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Honors pour in during Blood's final spring at MA

by Jeff Lajoie
Sports Reporter

Newly retired MA athletic director Harry Blood has been humbled by the accolades he has received since winding down his final school year last month. Jeff Lajoie. (click for larger version)
July 09, 2012
MOULTONBORO – Harry Blood has been overwhelmed with well-wishes since he officially retired from his post as athletic director at Moultonboro Academy last month. There was the surprise party thrown for him at his house, the news that the softball field was being dedicated to him during awards night, and the fact that he'll be inducted into the NHIAA Hall of Fame in November. Not bad for the long-time Panther, who has been enjoying the ride since school finished out for the spring.

"The outpouring of support and recognition has been amazing," said Blood. "I just go to work every day and do my job and it's overwhelming to see the reaction people have had from me just doing that every single day."

The spring season saw the Panthers put together some impressive marks. The softball team got over the hump by winning its first postseason game in nearly a decade, as eighth-grader Maddy Greene pitched the team into the Division IV quarterfinals.

"When you've potentially got a big-time pitcher coming along in softball and talented kids along with her, you hope that will carry things for a few years now," said Blood of Greene and company. "I think softball's turned the corner."

The baseball team finished 8-8 in the regular season but lost in the first round of the playoffs. While the Panthers graduate a huge senior class, the team did show its ability to knock off some of the top teams in the division throughout the course of the season.

"Baseball all came down to pitching. If you don't have a stable of pitchers, it's hard to get it done," said Blood. "I think we fell apart a little bit defensively late though. You can't win when you're making errors at critical times. But there's a good culture in baseball right now, good people around the programs and the younger programs coming up through the ranks as well."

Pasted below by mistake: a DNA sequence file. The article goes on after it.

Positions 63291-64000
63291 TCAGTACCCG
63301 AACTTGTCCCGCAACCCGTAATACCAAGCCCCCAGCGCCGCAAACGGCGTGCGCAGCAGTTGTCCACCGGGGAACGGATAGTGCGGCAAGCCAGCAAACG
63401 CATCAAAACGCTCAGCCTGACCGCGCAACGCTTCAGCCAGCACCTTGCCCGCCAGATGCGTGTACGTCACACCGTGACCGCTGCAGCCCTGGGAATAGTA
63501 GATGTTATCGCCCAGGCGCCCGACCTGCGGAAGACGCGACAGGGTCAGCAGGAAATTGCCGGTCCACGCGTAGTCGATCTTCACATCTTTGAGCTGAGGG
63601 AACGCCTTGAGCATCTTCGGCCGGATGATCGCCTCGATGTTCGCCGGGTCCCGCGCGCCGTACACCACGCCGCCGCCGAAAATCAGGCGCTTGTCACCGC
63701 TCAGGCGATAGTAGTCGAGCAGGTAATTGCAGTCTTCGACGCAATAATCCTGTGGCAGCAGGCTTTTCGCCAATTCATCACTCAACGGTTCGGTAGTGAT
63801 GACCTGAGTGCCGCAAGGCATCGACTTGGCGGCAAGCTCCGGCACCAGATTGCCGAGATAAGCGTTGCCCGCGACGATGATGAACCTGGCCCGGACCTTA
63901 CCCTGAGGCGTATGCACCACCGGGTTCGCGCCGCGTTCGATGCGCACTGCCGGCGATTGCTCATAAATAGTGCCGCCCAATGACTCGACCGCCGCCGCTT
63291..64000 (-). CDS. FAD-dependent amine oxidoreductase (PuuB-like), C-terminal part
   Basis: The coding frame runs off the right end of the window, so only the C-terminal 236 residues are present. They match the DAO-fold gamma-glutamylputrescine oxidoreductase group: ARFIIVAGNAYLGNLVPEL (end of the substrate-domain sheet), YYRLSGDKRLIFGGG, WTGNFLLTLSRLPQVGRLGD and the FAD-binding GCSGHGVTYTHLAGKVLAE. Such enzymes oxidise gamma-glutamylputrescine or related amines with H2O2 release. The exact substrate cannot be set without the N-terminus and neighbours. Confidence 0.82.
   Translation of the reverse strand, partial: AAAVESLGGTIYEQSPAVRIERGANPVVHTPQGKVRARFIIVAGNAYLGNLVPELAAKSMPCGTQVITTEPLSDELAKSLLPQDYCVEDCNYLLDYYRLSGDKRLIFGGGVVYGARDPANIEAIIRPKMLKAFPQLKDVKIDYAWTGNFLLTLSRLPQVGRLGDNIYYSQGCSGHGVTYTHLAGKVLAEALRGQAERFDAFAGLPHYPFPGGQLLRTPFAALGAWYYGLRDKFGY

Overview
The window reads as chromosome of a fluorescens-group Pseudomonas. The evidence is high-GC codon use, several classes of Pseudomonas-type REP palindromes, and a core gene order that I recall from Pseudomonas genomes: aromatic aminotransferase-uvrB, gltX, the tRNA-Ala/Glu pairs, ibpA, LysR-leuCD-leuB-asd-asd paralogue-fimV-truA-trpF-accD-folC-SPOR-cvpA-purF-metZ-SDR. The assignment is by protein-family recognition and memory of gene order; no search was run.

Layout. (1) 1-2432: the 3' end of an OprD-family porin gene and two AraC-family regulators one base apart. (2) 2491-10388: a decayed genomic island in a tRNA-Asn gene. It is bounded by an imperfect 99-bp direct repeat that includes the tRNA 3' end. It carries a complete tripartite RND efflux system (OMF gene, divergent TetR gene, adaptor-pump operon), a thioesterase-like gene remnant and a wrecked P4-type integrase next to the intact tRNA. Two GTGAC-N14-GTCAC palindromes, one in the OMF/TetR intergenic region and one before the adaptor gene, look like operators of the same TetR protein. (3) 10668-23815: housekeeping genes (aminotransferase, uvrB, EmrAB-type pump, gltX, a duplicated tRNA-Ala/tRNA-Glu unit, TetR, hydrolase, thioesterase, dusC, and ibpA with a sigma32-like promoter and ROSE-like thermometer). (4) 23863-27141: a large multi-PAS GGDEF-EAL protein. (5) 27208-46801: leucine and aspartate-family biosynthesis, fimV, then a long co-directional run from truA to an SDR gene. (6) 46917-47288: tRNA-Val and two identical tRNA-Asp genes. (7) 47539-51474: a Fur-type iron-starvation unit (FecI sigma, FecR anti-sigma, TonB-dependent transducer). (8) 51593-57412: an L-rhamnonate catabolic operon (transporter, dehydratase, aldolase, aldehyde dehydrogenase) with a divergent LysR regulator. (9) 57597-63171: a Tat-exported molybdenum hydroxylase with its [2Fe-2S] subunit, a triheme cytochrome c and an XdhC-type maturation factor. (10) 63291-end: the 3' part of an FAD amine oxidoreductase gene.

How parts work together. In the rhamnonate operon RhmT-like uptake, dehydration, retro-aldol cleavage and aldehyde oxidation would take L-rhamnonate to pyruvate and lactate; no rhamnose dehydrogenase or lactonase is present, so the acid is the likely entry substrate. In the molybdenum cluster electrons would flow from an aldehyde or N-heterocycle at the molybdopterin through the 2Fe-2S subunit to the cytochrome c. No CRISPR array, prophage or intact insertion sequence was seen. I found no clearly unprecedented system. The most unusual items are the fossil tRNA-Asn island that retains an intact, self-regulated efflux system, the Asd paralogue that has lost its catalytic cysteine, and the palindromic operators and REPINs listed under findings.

Both tennis teams saw improvements, as the girls' team qualified for the playoffs for the first time in program history under coach Jere Burrows, while boys' coach Mio Kerr led her team to more wins than the season before.

"Girls' tennis is headed in right direction. I think Jere's gotten the kids to believe in his system," Blood said. "They were competitive in pretty much all their matches. Boys' tennis, I think it can happen. Mio is kind of a disciple of Jere. The kids like her, that's a hurdle cleared in that regard."

Track and field was another solid sport, as the team saw a group of eighth-graders burst onto the scene and hopefully show what the program will be capable of down the road.

"And I think some good things will continue on in the fall," said Blood, as he hands off the baton to new athletic director and current boys' basketball coach Matt Swedberg. "I'm excited for Matt to take it over. He's pretty straight forward and we're in good shape there. For the most part of his life, he's been involved with this school. He grew up and graduated, left and came back. It's a great legacy to win a state title as a player, come back and coach the team to a state title then become the athletic director. That's good stuff."

As a former coach on the softball staff at MA, Blood was honored to find out that the softball field at the school will be dedicated to him, as the news was delivered at the spring sports banquet last month.

"What it means to me is there's a group of people in the community that saw what I did," he began. "Once I stopped as a full-time coach, I've worked behind the scenes with some pitchers. To me, they saw that I put a lot of time into the sport and I've taken pride in our fields and tried to keep them up as best as possible."

A member of the NHIAA council for 10 years as a representative for D-IV, Blood will be a member of the Hall of Fame Class of 2012 when he gets inducted in November. A fitting tribute to someone who has been at the forefront of the organization for many years.

"People trusted me to do the job behind the scenes for the class, to keep Division IV in the forefront, make sure our issues were heard," he explained. "On a Tuesday, when the ball goes up, it's still a varsity sport whether you're in a D-I or D-IV gym. It's still as important to us as it is in a place like Salem. Hopefully we'll keep everything going in the future. To be recognized for it is kind of cool."

Martin Lord & Osman
Salmon Press
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